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dc.contributor.advisorModi, Albert Thembinkosi.
dc.creatorZulu, Ncebo Sibonelo.
dc.date.accessioned2011-03-07T11:30:31Z
dc.date.available2011-03-07T11:30:31Z
dc.date.created2010
dc.date.issued2010
dc.identifier.urihttp://hdl.handle.net/10413/2626
dc.descriptionThesis (M.Sc.Agric.)-University of KwaZulu-Natal, Pietermaritzburg, 2010.en_US
dc.description.abstractThe challenge of food security requires that agricultural production is no longer based on a narrow genetic material present in conventional crops. Whereas conventional crops have been genetically improved to suit management practices of the modern farmer, the future farmer requires that there be access to a wide variety of genetic material for economic exploitation and to respond to the challenges of climate change in a sustainable fashion. This study was designed to learn about production of wild water melon [Citrullus lanatus (Thunb.) Matsumura and Nakai] from seed germination, seedling establishment and field crop production. The specific objectives of the study were (a) to determine the effect of water stress on three landraces of watermelon differing in seed colour and provenance during seedling establishment, (b) to determine the effect of planting date on crop growth and yield under field conditions, and (c) to relate proline accumulation to water stress in wild watermelon. Three seedlots, ‘B’, ‘DB’ and ‘VDB” were derived from seeds collected from subsistence farming communities of the Eastern Cape, and KwaZulu-Natal. Following one season of seed production in Pietermaritzburg, KwaZulu-Natal, seeds were tested for germination capacity, before seedlot response to water stress was determined in three substrates made of pine bark, a 1:1 mixture of fine sand and pine bark and fine sand only. The substrates were kept at 75% FC, 50% F.C and 25% F.C., to create varying levels of water regimes during 12 weeks of seedling growth in a glasshouse (16/21oC (day/night) and 60% RH). Leaf proline content was determined at seedling harvest. Crop production under field conditions occurred at one site with three planting dates late September 2008, November 2008 and January 2009, respectively. There were significant differences among seedlots with respect to seed quality and seedling yield, which consistently showed that B > VDB > DB. The differences in seedlots continued in the same order even in response to field conditions. Wild watermelon was responsive to water stress during seedling growth, but high water regimes compromised water use efficiency. Proline accumulation correlated with water stress. The best plant growth and yield under field conditions was obtained when planting occurred in September, followed by November and January plantings, respectively. Early planting was also associated with high crop growth rate and larger fruit size. It is concluded that despite being a desert crop, wild watermelon responds to water deficits during seedling growth. Results of field studies cannot be conclusively used to determine crop response to water stress, although they gave a good indication of crop response to different conditions of rainfall and temperature at the study site from September to March.en_US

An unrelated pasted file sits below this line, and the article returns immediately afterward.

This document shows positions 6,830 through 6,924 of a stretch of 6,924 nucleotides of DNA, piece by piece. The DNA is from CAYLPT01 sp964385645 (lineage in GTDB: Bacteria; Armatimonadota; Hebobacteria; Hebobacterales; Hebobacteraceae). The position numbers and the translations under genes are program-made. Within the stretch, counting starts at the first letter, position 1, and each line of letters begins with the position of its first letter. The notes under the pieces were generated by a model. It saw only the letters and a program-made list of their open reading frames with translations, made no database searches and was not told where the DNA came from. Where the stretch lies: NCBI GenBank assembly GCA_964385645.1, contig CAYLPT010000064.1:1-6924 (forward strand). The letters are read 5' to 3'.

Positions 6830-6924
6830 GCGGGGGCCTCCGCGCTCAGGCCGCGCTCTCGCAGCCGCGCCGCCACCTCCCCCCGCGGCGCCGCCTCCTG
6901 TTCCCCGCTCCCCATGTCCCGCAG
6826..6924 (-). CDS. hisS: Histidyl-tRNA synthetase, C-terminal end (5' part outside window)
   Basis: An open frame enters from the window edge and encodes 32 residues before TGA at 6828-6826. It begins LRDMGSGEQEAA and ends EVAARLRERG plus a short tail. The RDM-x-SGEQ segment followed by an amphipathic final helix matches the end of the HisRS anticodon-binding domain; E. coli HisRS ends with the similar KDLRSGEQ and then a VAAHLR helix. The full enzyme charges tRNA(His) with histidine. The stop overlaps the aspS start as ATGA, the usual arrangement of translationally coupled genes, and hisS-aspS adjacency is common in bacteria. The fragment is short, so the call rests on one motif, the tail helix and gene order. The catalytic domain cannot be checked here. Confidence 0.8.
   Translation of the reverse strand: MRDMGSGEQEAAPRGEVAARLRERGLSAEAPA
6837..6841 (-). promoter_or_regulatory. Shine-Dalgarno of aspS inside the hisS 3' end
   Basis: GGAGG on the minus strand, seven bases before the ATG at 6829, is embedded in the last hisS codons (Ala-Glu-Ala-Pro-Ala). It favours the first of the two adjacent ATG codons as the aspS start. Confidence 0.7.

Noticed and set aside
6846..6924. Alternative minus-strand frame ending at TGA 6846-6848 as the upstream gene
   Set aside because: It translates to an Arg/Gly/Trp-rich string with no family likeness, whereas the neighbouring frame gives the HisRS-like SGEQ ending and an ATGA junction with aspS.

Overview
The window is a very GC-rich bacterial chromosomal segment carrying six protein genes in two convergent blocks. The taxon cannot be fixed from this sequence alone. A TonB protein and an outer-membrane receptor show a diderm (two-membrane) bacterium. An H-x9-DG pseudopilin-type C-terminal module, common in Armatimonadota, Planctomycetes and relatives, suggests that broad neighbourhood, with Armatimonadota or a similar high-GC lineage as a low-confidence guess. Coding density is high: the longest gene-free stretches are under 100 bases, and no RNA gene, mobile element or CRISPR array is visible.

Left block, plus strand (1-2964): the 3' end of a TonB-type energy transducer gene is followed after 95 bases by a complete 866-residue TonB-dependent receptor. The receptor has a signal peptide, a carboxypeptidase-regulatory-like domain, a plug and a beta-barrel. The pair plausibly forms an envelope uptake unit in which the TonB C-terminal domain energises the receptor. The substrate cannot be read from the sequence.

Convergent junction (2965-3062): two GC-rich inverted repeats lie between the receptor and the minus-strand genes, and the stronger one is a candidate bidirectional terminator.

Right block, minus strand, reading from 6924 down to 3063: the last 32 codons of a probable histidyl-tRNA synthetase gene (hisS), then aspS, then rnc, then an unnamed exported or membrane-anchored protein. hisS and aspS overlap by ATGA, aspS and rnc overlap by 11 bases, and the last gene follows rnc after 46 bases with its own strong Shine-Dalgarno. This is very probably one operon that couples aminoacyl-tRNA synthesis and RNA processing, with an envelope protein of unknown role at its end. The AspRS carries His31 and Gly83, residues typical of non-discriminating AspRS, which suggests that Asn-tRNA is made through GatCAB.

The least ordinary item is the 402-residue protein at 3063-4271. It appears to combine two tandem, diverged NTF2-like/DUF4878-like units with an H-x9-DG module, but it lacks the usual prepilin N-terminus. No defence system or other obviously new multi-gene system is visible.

dc.language.isoenen_US
dc.subjectWatermelons--South Africa.en_US
dc.subjectMelons--South Africa.en_US
dc.subjectWatermelons--Planting time--South Africa.en_US
dc.subjectWatermelons--Water requirements--South Africa.en_US
dc.subjectWatermelons--Growth--South Africa.en_US
dc.subjectWatermelons--Yields--South Africa.en_US
dc.subjectIndigenous crops--South Africa.en_US
dc.subjectTheses--Crop science.en_US
dc.titleWild watermelon (Citrullus lanatus L.) landrace production in response to three seedling growth media and field planting dates.en_US
dc.typeThesisen_US


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